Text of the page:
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Sci. STKE, 15 May 2007
Vol. 2007, Issue 386, p. tw165
[DOI: 10.1126/stke.3862007tw165]


Physiology Linking Inflammation and Metabolism

L. Bryan Ray

Science, Science’s STKE, AAAS, Washington, DC 20005, USA

Food is good for you--but only up to a point. In fact, the complications of excess nutrients and consequent obesity represent major factors influencing human health. Obesity, metabolic diseases like diabetes, and exposure to excess nutrients are all associated with inflammatory responses. Wellen et al. suspected that there might be natural regulatory factors that limit inflammation during fluctuations in nutrient load. They therefore conducted gene expression screens and identified STAMP2 [six-transmembrane protein of prostate 2, also known as TNF-induced adipose-related protein (TIARP) or six-transmembrane epithelial antigen of prostate 4 (STEAP)] as a protein whose mRNA was decreased in adipose tissue of obese animals lacking proinflammatory signaling by tumor necrosis factor-{alpha} (TNF{alpha}). Expression of STAMP2 mRNA and protein in adipose tissue was increased after feeding of normal, but not obese, mice. When expression of STAMP2 was decreased with RNAi in cultured 3T3-L1 adipocytes, the cells showed an increased inflammatory response (cytokine production) in response to excess glucose or stimulation with TNF{alpha}, which correlated with impaired responses of the cells to insulin. In STAMP2–/– mice, the authors observed increased inflammatory responses when they intraperitoneally administered glucose and lipid. Even when fed on a normal diet, the STAMP2–/– mice showed changes in body weight, glucose metabolism, and lipid metabolism characteristic of metabolic disease, including fat accumulation, glucose intolerance, and insulin resistance. The molecular mechanisms by which STAMP2 functions remain to be determined. The protein has metalloreductase activity and appears to function in cellular uptake of iron and copper. Whatever its mechanism of action, the authors argue that STAMP2 appears to have a central role in coordination of nutrient balance and metabolism with inflammatory responses.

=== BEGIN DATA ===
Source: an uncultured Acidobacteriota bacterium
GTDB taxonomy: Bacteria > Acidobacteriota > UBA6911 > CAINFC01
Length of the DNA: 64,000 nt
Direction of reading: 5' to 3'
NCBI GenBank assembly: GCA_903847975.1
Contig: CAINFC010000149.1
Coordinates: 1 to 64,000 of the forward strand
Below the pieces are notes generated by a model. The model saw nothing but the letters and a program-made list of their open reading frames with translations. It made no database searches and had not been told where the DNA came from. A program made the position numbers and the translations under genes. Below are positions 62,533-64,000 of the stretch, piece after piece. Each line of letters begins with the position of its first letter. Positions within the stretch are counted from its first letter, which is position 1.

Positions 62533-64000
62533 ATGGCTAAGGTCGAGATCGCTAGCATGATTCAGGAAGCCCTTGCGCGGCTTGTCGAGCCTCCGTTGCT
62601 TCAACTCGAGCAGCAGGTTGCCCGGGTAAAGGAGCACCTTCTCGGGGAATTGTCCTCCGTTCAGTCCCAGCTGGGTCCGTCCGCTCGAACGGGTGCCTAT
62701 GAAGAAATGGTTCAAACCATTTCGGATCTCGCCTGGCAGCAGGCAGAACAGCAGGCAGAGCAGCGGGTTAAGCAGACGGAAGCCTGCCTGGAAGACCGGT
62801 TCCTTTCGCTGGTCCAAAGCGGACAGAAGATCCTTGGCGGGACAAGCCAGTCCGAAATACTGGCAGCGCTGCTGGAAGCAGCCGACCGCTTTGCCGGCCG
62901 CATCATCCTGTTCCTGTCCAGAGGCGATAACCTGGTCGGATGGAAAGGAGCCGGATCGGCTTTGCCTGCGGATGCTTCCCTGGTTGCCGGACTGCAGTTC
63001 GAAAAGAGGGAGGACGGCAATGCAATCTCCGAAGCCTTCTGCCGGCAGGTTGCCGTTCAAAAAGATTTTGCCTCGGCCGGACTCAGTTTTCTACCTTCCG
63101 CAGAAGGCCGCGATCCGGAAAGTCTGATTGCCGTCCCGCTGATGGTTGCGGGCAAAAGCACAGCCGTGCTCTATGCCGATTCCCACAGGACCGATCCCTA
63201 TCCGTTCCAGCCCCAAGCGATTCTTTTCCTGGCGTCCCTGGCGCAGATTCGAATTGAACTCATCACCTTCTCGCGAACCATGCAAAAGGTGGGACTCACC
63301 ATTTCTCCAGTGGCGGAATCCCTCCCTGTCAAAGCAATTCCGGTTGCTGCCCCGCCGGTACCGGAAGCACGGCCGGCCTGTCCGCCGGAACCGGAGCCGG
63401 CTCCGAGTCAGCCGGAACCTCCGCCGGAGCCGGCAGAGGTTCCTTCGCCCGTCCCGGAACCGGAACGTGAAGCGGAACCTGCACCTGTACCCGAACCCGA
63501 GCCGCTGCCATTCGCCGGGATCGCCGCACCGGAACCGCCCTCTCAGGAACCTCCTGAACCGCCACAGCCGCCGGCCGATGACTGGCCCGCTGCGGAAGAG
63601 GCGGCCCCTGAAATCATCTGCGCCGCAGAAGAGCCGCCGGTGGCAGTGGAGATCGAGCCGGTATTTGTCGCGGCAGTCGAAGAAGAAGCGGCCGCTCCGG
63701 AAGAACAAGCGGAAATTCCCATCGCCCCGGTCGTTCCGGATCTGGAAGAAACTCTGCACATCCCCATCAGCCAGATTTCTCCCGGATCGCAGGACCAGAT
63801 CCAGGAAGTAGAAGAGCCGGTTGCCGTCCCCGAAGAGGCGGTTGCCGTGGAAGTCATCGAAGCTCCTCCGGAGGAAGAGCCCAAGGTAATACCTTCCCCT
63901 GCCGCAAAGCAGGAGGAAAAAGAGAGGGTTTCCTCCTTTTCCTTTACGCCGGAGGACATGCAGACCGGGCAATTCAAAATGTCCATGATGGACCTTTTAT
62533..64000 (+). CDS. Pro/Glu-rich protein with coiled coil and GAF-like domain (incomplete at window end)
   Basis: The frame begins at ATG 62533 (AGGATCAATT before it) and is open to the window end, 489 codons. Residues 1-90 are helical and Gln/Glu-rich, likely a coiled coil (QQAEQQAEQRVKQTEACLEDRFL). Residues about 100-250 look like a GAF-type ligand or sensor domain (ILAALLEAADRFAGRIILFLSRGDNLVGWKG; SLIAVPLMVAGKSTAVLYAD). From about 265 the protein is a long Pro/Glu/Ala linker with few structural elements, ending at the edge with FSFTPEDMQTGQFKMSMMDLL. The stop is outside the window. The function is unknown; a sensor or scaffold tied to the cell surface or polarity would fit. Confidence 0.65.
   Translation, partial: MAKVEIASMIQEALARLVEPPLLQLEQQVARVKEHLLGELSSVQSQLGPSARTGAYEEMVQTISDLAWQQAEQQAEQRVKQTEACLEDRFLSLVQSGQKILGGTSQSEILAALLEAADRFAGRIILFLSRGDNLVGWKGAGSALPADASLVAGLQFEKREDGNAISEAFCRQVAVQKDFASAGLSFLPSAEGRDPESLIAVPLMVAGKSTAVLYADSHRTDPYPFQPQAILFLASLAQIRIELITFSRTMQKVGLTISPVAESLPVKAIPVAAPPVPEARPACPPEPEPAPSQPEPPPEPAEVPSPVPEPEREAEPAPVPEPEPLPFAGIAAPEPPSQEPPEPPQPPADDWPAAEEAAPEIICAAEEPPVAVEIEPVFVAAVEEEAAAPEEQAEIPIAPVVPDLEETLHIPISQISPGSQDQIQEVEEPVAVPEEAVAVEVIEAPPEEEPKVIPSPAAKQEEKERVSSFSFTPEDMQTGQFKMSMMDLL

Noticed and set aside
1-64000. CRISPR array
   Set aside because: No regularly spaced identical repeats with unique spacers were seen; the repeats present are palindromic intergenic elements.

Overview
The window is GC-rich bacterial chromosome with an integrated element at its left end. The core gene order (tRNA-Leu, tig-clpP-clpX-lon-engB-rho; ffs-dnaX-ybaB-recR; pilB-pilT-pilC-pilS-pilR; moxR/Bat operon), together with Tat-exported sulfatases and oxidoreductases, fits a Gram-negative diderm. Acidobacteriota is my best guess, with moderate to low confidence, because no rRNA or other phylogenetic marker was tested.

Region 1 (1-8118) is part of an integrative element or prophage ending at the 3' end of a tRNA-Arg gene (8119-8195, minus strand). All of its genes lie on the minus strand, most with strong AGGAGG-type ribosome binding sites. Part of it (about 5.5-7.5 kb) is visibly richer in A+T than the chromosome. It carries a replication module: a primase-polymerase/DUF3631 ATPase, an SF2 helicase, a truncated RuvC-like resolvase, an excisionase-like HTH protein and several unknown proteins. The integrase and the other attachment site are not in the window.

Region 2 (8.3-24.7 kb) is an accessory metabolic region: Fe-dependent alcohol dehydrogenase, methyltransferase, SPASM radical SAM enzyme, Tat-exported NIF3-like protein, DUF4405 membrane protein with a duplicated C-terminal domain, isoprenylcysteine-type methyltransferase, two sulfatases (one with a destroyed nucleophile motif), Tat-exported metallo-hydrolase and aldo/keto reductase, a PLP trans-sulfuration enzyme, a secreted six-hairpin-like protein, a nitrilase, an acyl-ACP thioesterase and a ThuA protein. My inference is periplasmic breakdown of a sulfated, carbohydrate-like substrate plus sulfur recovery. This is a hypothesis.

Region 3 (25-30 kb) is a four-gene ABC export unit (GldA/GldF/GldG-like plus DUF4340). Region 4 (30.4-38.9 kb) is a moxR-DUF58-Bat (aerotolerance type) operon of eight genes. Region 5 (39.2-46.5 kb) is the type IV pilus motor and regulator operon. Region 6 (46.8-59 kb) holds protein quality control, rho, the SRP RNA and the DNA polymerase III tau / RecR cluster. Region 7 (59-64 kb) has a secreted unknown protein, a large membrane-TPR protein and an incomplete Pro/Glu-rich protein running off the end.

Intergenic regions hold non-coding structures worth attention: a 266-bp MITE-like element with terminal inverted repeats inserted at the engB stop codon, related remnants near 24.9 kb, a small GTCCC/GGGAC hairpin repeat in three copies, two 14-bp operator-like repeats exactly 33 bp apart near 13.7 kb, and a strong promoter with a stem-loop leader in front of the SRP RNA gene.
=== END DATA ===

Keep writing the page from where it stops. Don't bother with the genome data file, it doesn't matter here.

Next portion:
K. E. Wellen, R. Fucho, M. F. Gregor, M. Furuhashi, C. Morgan, T. Lindstad, E. Vaillancourt, C. Z. Gorgun, F. Saatcioglu, G. S. Hotamisligil, Coordinated regulation of nutrient and inflammatory responses by STAMP2 is essential for metabolic homeostasis. Cell 129, 537-548 (2007). [Online Journal]

Citation: L. B. Ray, Linking Inflammation and Metabolism. Sci. STKE 2007, tw165 (2007).

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